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Dishes You've Never Really Stopped to Think About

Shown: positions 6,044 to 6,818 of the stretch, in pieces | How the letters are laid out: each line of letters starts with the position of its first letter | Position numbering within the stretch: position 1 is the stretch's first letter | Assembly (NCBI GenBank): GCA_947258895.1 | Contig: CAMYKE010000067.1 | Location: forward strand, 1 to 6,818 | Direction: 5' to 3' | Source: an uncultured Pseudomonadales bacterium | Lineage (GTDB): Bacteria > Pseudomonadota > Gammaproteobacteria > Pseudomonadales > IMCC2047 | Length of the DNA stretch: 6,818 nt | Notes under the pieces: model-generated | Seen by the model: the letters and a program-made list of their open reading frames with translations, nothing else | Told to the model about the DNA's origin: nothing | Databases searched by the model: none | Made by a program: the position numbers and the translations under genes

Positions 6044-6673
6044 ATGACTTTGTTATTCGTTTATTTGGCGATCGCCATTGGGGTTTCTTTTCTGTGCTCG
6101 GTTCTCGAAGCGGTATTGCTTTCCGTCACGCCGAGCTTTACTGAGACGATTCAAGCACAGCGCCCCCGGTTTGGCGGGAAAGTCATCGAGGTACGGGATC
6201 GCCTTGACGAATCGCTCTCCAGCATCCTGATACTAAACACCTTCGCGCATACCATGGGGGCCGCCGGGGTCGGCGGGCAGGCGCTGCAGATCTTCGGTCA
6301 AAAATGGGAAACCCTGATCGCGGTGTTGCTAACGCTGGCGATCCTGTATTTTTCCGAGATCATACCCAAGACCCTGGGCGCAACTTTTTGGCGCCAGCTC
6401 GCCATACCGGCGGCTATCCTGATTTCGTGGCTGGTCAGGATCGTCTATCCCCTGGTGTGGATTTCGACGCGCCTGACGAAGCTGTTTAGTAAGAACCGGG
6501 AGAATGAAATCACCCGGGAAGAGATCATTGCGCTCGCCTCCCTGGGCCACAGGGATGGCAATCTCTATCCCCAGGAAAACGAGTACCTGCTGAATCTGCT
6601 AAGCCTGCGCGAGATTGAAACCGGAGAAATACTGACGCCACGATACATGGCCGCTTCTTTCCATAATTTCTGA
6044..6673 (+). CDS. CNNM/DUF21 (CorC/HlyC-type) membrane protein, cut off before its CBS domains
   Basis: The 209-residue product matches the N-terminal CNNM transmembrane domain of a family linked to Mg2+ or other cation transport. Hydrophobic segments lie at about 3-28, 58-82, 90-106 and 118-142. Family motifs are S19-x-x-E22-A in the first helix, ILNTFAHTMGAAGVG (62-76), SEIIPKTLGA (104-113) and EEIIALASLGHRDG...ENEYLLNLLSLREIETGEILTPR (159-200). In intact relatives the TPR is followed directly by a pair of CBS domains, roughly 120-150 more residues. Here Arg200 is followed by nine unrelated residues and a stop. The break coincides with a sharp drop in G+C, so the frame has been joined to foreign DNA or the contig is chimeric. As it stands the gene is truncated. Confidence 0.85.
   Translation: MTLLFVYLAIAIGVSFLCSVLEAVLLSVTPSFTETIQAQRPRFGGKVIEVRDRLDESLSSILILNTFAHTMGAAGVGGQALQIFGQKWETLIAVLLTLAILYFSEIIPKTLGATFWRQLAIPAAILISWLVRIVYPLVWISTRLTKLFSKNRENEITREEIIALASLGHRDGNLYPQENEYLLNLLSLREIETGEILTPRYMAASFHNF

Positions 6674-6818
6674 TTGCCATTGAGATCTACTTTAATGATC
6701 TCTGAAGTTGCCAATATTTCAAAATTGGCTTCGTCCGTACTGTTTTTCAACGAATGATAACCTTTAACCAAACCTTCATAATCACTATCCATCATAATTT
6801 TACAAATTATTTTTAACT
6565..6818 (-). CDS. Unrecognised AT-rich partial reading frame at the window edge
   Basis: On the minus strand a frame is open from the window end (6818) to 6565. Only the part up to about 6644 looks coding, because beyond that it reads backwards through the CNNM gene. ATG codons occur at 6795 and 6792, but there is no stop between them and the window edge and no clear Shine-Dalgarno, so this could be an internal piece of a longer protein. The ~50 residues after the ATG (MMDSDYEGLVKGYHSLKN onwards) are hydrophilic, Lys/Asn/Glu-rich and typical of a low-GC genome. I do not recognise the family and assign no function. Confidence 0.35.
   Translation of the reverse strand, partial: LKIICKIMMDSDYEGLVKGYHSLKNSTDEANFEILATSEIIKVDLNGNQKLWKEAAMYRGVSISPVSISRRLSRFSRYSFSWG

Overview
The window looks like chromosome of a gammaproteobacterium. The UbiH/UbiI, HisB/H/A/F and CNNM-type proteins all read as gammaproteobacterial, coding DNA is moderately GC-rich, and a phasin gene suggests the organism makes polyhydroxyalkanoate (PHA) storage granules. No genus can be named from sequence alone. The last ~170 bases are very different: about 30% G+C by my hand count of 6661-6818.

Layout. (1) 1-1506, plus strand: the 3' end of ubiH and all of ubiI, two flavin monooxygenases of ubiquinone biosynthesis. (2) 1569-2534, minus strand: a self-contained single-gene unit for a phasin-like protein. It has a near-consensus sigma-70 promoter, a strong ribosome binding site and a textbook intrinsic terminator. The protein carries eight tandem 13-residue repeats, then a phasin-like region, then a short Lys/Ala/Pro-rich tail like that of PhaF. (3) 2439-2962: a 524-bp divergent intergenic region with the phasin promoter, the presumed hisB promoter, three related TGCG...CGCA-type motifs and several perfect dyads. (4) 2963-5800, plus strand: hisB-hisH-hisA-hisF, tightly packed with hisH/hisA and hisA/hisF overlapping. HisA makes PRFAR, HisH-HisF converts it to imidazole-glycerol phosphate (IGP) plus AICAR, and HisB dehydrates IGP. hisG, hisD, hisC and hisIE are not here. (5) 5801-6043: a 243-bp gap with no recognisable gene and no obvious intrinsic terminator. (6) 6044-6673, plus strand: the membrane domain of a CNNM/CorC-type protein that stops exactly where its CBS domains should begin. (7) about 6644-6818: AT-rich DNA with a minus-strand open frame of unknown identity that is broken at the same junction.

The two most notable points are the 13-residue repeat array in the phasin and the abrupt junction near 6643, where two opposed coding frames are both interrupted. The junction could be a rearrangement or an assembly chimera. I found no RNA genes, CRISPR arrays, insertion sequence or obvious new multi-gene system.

Unless you're a knowledgeable cook, there are probably a few dishes that you always order without knowing how to make them, what's in them, or what exactly they are. Here's your cheat sheet: Miso is high in sodium (986 mg in one cup; 251 mg in a tablespoon), and "tempura" is Japanese for "we borrowed this dish from the Portuguese, and that's why it's so fattening" (kidding; it signifies "deep fried"). Pork belly, the popular boneless meat, has 16 times more saturated fat than pork tenderloin and 10 times more saturated fat than pork chops. You may be pleasantly surprised to discover pork belly's country cousin, bacon, in sautéed vegetables and sauces...until you realize that sweet-smoky flavor is also supremely fatty-salty. Then there's confit. French women may not get fat, but you will if confit becomes your go-to bistro dish. This meat-preserving method, which involves cooking meat submerged in its own rendered fat (or in duck fat), traditionally involves duck or goose and was justifiable in the time before refrigerators. But it's cropping up on menus these days as chefs try it with pork, lamb, turkey and even fish.